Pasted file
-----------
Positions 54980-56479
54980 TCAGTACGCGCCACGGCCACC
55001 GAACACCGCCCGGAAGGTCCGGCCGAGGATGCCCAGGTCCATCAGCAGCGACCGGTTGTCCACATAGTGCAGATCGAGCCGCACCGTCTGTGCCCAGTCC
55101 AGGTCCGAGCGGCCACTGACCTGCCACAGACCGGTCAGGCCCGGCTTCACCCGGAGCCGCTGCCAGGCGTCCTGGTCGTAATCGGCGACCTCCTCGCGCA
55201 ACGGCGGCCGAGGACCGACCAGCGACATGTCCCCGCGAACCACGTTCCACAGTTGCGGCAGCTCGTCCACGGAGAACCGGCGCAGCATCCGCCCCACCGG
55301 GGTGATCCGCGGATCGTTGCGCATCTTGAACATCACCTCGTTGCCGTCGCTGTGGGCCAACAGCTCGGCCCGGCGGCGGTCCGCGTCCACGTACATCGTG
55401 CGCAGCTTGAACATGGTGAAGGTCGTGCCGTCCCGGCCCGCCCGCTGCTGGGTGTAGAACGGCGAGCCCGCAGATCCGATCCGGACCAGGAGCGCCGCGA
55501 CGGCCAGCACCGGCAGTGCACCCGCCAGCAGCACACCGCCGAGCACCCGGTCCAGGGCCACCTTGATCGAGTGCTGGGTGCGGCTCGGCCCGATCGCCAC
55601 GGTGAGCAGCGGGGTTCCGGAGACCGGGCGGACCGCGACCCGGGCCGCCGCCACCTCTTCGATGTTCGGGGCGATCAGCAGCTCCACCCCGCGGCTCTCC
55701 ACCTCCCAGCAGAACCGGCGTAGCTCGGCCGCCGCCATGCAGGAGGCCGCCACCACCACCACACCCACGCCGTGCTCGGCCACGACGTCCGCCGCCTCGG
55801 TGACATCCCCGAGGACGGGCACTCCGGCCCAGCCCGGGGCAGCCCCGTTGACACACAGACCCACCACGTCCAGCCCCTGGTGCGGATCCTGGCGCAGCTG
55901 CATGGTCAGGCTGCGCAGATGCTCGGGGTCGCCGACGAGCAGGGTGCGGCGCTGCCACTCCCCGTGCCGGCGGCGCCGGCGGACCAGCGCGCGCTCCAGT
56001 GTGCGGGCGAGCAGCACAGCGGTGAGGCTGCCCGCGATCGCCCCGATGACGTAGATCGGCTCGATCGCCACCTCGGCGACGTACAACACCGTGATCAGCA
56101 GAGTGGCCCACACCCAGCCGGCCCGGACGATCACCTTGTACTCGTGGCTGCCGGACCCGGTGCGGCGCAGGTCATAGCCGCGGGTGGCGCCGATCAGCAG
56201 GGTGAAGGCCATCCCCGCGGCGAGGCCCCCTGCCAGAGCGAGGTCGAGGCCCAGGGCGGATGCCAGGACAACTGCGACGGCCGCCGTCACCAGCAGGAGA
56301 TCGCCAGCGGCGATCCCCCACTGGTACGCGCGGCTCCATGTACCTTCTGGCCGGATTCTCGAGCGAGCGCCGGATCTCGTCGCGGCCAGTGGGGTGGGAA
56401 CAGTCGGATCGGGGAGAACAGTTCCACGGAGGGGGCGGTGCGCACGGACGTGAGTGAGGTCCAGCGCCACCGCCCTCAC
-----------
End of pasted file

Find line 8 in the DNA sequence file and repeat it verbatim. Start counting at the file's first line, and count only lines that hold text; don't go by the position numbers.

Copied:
55501 CGGCCAGCACCGGCAGTGCACCCGCCAGCAGCACACCGCCGAGCACCCGGTCCAGGGCCACCTTGATCGAGTGCTGGGTGCGGCTCGGCCCGATCGCCAC